Multi-defendant violence is a continuing problem that is likely to get worse. This includes gang activity. I already have provided my prosecutors with training on how to recognize gang activity and we are working with local law enforcement to make sure we are sharing information about related crimes. Assigning agencies to specific teams of prosecutors will help us all work together to keep our neighborhoods safer.

Should you win on June 10th, what do you see as the two biggest priorities for your term as solicitor?

1) Continuing to crack down on violent offenders, especially those who are repeat customers. Abolishing parole will be a key tool in keeping those who prey upon society behind bars. We have to approach this from both ends with fierce bond revocations and serious consequences for those who violate probation and parole (while it still exists!). I want my office to help an overwhelmed and discouraged Probation and Parole Agency get results in the courtroom. Unlike the federal system, the State system does not provide for our involvement in probation and parole violations. I want to change that and have taken steps to help them out. Probation and parole are privileges that should be “yanked” when criminals violate. Aggressive Murder Docketing will continue to be a policy while I am Solicitor. The results we have achieved in just 10 months have been remarkable, having brought more killers to justice than ever before.

2) Doing my part as Solicitor to crack down on illegal aliens who are robbing us of our wonderful quality of life is a priority. We cannot allow this area to be considered a sanctuary. We have to convict these criminals, give them prison time so that their message home is: Don’t come to Charleston and Berkeley Counties. It also will give them a second thought about returning to our area once they are deported… AFTER serving their time in prison.

Criminal prosecution is tough work. What keeps you going and committed to your profession?

It’s not hard to stay committed. Seeing the face of a victim turn from devastation to empowerment and accomplishment is very rewarding. Knowing day in and day out that I am making a difference in people’s lives and am helping make our community safer is all I could ask for in a career.

One of the most important things here in the Blogland is music. What’s your favorite album(s)?

There is absolutely now way I can pick a favorite album. I love music and seeing folks in concert is one of my favorite things to do. To give you an idea of what I like, in theWinter, I listen to a lot of Country Music. I listen to Willie Nelson, Toby Keith, Dolly Parton, Dirks Bentley and Sammy Kershaw. The Summer months call for Dave Matthews Band, Jack Johnson, Sheryl Crow and a little James Taylor.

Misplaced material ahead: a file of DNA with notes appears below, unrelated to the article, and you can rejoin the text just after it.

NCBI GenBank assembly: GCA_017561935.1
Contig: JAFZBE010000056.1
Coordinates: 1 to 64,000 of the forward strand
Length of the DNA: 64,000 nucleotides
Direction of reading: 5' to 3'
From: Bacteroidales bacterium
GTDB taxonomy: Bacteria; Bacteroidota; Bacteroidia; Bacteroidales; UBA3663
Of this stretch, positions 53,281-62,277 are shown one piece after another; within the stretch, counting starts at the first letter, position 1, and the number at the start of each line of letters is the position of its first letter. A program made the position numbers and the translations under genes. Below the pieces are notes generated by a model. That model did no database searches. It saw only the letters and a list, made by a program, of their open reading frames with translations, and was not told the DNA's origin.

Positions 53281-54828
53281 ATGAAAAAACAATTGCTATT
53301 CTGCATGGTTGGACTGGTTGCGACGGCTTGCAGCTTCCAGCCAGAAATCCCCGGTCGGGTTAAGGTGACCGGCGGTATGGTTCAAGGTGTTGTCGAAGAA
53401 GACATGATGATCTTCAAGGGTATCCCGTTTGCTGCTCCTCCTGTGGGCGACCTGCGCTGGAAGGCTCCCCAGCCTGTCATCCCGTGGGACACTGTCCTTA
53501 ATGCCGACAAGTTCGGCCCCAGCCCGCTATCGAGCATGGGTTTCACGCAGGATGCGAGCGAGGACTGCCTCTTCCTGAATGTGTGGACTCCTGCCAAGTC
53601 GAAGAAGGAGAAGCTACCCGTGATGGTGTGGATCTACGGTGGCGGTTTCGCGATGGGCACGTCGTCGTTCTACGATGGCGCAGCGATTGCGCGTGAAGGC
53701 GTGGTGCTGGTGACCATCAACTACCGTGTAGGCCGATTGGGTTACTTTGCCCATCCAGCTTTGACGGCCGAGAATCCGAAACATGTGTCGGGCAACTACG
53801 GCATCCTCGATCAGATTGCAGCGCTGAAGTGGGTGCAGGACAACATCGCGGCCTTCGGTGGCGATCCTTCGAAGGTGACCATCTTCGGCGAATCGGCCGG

3 Response to "Inside Interview: Scarlett Wilson, 9th Circuit Solicitor candidate"

  1. soon to be on lake marion moye 29/5/08 13:05
    I really dont have a dog in this fight but this lady seems to have it together. By the way I did get to vote yesterday in Clarendon. They had the machines working well. I may be the only GOP Primary voter in town. Yes you know I voted for Lindsey.
  2. Linda Riney 29/5/08 19:03
    I am very proud of this lady. Not only is she a very accomplished professional prosecutor, she possesses qualities of true integrity that are indeed rare in today's politicians.
    P.S. I'm glad to see 'soon to be on lake marion moye' thinks putting 20 million illegals on our welfare and SS rolls, violating the constitution by joining the "Gang of 14", voting against making the Bush tax cuts permanent, and blocking all efforts to tap our own oil sources which results in us paying through the nose for foreign oil, are all great ideas. Lindsey thinks so, too.
  3. west_rhino 30/5/08 09:36
    Interesting rounds of endorsements in this race. By inference, Ms. Wilson appears to have Gov. Sanford's as the appointee to fill the balance of Ralph Hoisington's term and I've noted one fo her signs (4X8) in front of Charlie Condon's office in Mt. P.